One of Our Scariest Drives

The law of averages says that traveling as much as we do sooner or later we will get stuck in some tough road conditions. Although we have certainly seen our share of construction and possible bad weather, we have only had really had scary road conditions a few times. That hasn’t made us complacent though and Lee always checks road conditions along our route. As we all know the weather can change quickly and we are not always in an area where you can easily stop and wait it out.

When we left Cheyenne we had a relatively short 250 mile drive on I-80 West. It was windy, but less than we had been experiencing, and a bigger storm was supposed to be coming to Cheyenne the next day. We had built an extra week into our schedule but both of us were eager to get to Yellowstone and Lee thought he could solo drive the day and handle 40 mph gusts.

It started off OK with dry roads and manageable winds but pretty quickly we were at a higher elevation with some snow on the ground. Still it was pretty and the blowing snow wasn’t too bad except in a couple of spots where the conditions were near white out.

It was pretty at first

I got pretty nervous, but Lee said he was fine because the roads were still dry and clear. He took his time, drove with the flashers on, and I tried to stay as calm as possible. Things were going OK and then we hit the ice. I should mention here that we don’t have 4 wheel drive and climbing icy roads is problematic at the best of times. Add blowing snows and higher winds to the equation and it was a recipe for disaster.

Thankfully all of the traffic was going pretty slow because there was a FedEx truck stuck in one of the lanes. We could creep along with everyone else and things were OK but it got scarier when we passed the accident and everyone started to speed up. I was looking for a place for us to stop, but it was one of those areas with limited rest areas and the one we passed was completely full of trucks. That should have clued us in we were in trouble and for the first time we really wished we had a CB radio to know what was ahead.

The Fed Ex truck in the middle was stuck and people were going around on both sides. You can see the roads here were thick ice and slush .

After the accident it got way worse, but Lee didn’t want to pull over because he was afraid with the ice on the side of the road we wouldn’t be able to get back on the road. We found out later wind gusts were 65mph in some spaces and the blowing snow and poor roads was terrible.

Not long after this we saw our first of five accidents, but there was no place to stop and all we could do was drive really slow with our flashers on. Lee handled it extremely well and I just tried to stay as calm as possible because a nervous passenger makes it much worse for the driver.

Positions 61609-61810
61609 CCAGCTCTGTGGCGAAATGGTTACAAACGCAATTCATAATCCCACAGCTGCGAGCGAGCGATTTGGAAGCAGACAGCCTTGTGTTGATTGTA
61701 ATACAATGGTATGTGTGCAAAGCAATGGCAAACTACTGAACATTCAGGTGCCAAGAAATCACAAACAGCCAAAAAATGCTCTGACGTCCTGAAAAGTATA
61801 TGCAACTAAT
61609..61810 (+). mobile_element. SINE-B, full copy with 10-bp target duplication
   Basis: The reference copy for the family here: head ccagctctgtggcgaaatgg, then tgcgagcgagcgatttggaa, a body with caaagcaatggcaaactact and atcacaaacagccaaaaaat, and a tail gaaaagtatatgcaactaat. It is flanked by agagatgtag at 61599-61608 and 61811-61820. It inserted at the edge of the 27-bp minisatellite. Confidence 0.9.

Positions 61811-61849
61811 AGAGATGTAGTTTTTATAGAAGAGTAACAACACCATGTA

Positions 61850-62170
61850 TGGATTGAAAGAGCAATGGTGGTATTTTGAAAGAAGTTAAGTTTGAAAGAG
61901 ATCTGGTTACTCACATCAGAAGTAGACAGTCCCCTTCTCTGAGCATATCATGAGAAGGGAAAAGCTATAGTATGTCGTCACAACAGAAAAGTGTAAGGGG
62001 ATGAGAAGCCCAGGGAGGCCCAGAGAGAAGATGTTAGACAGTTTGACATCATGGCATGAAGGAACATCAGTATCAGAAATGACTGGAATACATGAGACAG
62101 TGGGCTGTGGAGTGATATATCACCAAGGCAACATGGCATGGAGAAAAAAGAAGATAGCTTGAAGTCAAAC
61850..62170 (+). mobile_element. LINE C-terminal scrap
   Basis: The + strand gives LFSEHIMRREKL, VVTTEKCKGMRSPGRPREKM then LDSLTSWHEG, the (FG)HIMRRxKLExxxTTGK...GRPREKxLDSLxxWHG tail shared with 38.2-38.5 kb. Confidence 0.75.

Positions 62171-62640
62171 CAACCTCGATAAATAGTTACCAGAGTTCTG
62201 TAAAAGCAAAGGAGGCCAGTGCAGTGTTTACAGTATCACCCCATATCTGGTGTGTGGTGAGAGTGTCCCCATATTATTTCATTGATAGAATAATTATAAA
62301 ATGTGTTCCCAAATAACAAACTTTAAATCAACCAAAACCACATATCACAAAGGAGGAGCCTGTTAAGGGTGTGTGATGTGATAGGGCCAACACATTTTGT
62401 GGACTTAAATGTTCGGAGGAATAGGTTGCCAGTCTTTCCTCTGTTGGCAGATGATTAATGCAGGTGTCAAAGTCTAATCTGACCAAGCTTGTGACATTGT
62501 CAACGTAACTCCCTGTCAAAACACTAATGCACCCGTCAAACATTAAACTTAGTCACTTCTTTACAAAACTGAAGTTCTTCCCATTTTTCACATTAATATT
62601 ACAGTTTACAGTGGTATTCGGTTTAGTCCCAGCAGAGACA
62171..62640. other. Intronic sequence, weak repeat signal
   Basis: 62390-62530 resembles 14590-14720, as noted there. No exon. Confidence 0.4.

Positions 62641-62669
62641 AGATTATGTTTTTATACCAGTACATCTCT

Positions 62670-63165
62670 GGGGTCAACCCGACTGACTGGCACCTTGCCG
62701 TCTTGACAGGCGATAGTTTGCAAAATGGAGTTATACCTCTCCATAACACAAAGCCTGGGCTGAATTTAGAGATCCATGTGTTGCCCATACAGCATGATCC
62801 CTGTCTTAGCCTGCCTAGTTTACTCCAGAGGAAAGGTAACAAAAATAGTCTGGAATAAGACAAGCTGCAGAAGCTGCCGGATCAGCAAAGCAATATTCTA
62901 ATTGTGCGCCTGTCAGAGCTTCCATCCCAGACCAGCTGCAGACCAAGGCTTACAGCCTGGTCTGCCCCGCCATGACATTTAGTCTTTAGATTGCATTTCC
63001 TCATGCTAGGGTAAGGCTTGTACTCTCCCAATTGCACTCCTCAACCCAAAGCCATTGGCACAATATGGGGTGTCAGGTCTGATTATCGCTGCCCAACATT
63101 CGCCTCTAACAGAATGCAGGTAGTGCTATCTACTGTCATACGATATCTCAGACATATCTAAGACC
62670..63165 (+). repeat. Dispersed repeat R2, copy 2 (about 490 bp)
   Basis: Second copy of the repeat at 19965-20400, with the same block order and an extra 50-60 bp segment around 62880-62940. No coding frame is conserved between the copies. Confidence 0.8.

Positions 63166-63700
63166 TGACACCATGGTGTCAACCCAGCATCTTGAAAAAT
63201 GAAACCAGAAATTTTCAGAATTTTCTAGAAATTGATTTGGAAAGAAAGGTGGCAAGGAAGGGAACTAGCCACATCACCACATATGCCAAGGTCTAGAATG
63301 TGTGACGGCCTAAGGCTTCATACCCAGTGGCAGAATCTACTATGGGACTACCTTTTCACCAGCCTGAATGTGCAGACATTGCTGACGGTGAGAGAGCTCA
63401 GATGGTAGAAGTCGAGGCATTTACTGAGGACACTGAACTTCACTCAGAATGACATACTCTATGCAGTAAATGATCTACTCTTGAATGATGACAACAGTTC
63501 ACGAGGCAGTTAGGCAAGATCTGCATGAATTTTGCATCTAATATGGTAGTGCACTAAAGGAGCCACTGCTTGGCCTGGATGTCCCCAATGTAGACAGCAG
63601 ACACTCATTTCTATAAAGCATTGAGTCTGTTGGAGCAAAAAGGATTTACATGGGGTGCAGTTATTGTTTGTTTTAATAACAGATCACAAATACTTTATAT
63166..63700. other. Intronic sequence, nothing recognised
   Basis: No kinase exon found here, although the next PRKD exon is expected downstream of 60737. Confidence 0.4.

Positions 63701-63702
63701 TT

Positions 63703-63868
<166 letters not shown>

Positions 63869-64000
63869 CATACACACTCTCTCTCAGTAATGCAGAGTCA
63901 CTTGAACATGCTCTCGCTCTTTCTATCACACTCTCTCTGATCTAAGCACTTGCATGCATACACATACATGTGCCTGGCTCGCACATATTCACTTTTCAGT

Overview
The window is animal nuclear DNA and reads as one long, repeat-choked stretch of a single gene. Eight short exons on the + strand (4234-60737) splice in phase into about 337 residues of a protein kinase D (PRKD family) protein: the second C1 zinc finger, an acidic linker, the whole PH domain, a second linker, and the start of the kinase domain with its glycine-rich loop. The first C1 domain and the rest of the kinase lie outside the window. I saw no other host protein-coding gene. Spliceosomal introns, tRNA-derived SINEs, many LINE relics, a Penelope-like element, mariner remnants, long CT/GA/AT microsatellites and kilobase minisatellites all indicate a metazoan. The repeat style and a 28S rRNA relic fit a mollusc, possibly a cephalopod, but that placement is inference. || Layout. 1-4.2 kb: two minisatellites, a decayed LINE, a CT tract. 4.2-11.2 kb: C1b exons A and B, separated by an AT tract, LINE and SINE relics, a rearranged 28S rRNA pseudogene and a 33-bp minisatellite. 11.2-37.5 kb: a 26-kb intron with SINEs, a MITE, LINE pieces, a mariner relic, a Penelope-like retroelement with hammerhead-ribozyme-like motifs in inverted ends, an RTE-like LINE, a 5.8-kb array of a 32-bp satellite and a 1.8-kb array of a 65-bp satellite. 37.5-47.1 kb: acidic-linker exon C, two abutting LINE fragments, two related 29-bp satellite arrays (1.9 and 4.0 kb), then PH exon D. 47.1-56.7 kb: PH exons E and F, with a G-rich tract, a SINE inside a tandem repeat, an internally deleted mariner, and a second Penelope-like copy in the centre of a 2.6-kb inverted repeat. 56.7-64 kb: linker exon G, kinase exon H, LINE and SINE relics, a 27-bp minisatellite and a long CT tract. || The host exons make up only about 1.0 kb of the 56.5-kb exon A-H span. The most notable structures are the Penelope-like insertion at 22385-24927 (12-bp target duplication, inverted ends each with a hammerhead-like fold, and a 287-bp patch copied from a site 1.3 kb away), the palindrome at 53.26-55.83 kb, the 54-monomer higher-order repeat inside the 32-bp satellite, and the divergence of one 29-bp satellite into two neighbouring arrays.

The one good thing was the further we went the less vehicles were on the road. We learned later that they had actually closed the road behind us and we were one of the last vehicles to make it through. Unfortunately we didn’t see any salt trucks at all and although many trucks were able to pull off the road the one remaining rest area was an uphill climb and Lee didn’t think he could make it. This was unfortunate because we were headed towards a steep downgrade, which are fine normally, but trying it with high winds and ice was not great. It was the last 9 mile stretch to get to Laramie though and Lee decided since it was downhill he could make it. Personally I never would have tried it but the driver makes the call.

The scariest part of the entire drive was when a huge gust of wind hit us and the truck and RV starting sliding across the ice into the other lane. No one was near us thankfully and Lee somehow managed to keep us on the road but it was terrifying. As you can see in the picture above though getting off the road wasn’t really an option so all we could do was take some deep breaths and keep going.

Thankfully though someone was looking out for us, because not only were there wind breaks through most sections of the downgrade the road was much better. Towards the end we saw a salt truck coming the other way and realized the road was closed and they had the ice trucks clearing the pass. That’s why most of the trucks pulled over and hunkered down.

Beautiful and blocked the wind
Roads got better
And really clean. This was what we saw at the end, a huge line of trucks and the road closed going the other way.

We talked about continuing since we had only gone 60 miles so far but I said absolutely not. Lee reminded me that our marriage was a democracy and I calmed down a little when we got gas and we talked about it. He might have kept going but thankfully God literally sent us a sign when we saw one that said I-80 west was closed to high profile light vehicles. Lee did say we weren’t really light but his heart wasn’t in it and we went and stayed at the fairgrounds where we had stayed before. Sometimes you just have to pay attention to the signs and call it a day.

The one bright spot in a tough drive. Happy Jack Road!

Just in case you think this is our worst travel day ever it is not. Our worst was while we were on our way to Alaska and Lee had to drive on a 10 percent grade in snowy conditions. That was really scary.

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3 thoughts on “One of Our Scariest Drives

  1. I grew up in Cheyenne and Laramie and have been stranded on that road due to a ground blizzard. That sharp downhill is called “The Summit” because it is the highest point on I-80. Glad you made it through. That area can be very treacherous.

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